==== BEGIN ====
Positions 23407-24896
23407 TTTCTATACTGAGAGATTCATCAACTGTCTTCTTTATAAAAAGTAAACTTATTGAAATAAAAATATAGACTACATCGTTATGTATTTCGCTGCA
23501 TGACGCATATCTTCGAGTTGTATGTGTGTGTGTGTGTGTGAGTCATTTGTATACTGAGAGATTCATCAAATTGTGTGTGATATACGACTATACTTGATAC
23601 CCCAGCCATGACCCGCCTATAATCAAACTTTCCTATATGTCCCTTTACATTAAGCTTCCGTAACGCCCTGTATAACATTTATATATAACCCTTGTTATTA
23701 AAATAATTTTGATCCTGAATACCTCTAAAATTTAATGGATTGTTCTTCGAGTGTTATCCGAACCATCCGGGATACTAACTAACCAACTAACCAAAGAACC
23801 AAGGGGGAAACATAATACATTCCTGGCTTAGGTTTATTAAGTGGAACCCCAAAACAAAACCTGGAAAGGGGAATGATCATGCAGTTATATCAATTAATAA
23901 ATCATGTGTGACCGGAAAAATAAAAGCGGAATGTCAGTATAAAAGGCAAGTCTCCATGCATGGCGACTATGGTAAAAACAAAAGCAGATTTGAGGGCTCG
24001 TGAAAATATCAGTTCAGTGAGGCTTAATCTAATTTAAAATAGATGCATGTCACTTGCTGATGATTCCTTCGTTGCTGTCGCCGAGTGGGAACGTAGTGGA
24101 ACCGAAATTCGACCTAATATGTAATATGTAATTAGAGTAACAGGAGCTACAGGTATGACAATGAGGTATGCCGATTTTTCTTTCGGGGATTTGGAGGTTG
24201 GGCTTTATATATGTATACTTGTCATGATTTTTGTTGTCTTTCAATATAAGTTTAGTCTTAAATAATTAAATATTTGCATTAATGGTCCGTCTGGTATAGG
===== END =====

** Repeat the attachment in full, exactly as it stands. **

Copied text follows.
Positions 23407-24896
23407 TTTCTATACTGAGAGATTCATCAACTGTCTTCTTTATAAAAAGTAAACTTATTGAAATAAAAATATAGACTACATCGTTATGTATTTCGCTGCA
23501 TGACGCATATCTTCGAGTTGTATGTGTGTGTGTGTGTGTGAGTCATTTGTATACTGAGAGATTCATCAAATTGTGTGTGATATACGACTATACTTGATAC
23601 CCCAGCCATGACCCGCCTATAATCAAACTTTCCTATATGTCCCTTTACATTAAGCTTCCGTAACGCCCTGTATAACATTTATATATAACCCTTGTTATTA
23701 AAATAATTTTGATCCTGAATACCTCTAAAATTTAATGGATTGTTCTTCGAGTGTTATCCGAACCATCCGGGATACTAACTAACCAACTAACCAAAGAACC
23801 AAGGGGGAAACATAATACATTCCTGGCTTAGGTTTATTAAGTGGAACCCCAAAACAAAACCTGGAAAGGGGAATGATCATGCAGTTATATCAATTAATAA
23901 ATCATGTGTGACCGGAAAAATAAAAGCGGAATGTCAGTATAAAAGGCAAGTCTCCATGCATGGCGACTATGGTAAAAACAAAAGCAGATTTGAGGGCTCG
24001 TGAAAATATCAGTTCAGTGAGGCTTAATCTAATTTAAAATAGATGCATGTCACTTGCTGATGATTCCTTCGTTGCTGTCGCCGAGTGGGAACGTAGTGGA
24101 ACCGAAATTCGACCTAATATGTAATATGTAATTAGAGTAACAGGAGCTACAGGTATGACAATGAGGTATGCCGATTTTTCTTTCGGGGATTTGGAGGTTG
24201 GGCTTTATATATGTATACTTGTCATGATTTTTGTTGTCTTTCAATATAAGTTTAGTCTTAAATAATTAAATATTTGCATTAATGGTCCGTCTGGTATAGG